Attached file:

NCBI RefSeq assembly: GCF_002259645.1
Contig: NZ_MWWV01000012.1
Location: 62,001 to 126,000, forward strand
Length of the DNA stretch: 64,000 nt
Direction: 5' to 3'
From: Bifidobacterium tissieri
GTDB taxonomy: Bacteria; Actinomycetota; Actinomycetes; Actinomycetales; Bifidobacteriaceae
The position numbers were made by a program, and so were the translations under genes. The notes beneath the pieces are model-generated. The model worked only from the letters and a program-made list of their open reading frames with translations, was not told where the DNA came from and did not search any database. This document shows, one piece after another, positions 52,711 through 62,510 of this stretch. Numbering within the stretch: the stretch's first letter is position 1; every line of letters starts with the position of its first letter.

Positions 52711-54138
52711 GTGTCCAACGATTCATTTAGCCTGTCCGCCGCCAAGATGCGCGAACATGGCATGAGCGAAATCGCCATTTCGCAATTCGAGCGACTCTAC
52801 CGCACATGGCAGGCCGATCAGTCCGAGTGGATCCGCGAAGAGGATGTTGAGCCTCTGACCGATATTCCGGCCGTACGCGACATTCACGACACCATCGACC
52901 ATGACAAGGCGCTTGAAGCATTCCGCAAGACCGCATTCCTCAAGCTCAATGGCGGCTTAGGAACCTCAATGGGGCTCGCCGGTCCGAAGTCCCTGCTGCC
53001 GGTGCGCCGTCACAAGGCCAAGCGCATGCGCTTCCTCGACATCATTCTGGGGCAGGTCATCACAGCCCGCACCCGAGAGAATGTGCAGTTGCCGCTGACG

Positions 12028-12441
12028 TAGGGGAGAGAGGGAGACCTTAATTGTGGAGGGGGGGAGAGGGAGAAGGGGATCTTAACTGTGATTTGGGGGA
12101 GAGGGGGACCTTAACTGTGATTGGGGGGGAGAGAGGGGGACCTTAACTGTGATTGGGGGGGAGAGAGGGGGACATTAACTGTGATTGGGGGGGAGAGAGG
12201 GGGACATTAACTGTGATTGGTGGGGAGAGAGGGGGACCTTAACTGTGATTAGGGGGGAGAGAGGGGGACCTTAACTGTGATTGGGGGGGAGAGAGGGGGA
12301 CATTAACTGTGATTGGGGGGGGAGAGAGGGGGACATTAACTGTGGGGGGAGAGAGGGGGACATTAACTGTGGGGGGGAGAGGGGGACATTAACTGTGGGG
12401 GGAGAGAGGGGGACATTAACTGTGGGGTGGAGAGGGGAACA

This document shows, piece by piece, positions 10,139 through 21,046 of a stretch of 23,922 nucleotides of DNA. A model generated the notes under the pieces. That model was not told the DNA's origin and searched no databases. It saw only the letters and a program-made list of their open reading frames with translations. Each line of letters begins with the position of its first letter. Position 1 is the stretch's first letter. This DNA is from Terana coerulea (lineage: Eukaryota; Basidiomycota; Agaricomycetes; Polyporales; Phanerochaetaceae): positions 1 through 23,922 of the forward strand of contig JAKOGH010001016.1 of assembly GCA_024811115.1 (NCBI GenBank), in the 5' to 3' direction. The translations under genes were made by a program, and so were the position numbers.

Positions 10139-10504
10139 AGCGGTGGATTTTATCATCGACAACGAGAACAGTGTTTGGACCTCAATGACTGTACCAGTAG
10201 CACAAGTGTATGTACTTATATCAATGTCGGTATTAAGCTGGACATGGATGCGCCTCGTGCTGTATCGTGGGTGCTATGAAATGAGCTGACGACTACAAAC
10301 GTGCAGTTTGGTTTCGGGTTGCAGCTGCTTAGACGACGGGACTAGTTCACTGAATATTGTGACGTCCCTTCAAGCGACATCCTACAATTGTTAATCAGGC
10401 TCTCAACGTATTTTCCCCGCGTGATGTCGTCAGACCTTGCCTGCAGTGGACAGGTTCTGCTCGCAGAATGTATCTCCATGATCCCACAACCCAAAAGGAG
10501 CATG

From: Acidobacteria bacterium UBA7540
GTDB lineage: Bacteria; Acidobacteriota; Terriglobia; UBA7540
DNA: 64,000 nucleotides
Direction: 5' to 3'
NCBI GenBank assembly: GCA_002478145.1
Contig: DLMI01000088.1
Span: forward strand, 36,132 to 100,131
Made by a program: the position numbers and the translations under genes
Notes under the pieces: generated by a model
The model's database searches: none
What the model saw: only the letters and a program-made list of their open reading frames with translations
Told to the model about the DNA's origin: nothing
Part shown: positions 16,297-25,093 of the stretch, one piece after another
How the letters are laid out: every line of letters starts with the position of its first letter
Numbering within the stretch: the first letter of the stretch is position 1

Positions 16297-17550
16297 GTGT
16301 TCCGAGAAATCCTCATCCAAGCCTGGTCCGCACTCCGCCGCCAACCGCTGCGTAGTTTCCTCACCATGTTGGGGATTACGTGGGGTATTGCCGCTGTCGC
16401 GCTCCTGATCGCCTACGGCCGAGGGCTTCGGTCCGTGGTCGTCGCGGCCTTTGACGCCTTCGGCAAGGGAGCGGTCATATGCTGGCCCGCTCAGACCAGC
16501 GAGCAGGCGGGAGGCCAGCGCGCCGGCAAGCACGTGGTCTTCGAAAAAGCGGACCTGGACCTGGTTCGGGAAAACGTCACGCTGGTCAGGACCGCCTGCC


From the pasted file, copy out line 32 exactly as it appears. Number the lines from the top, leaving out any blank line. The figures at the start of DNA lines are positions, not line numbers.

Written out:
Contig: DLMI01000088.1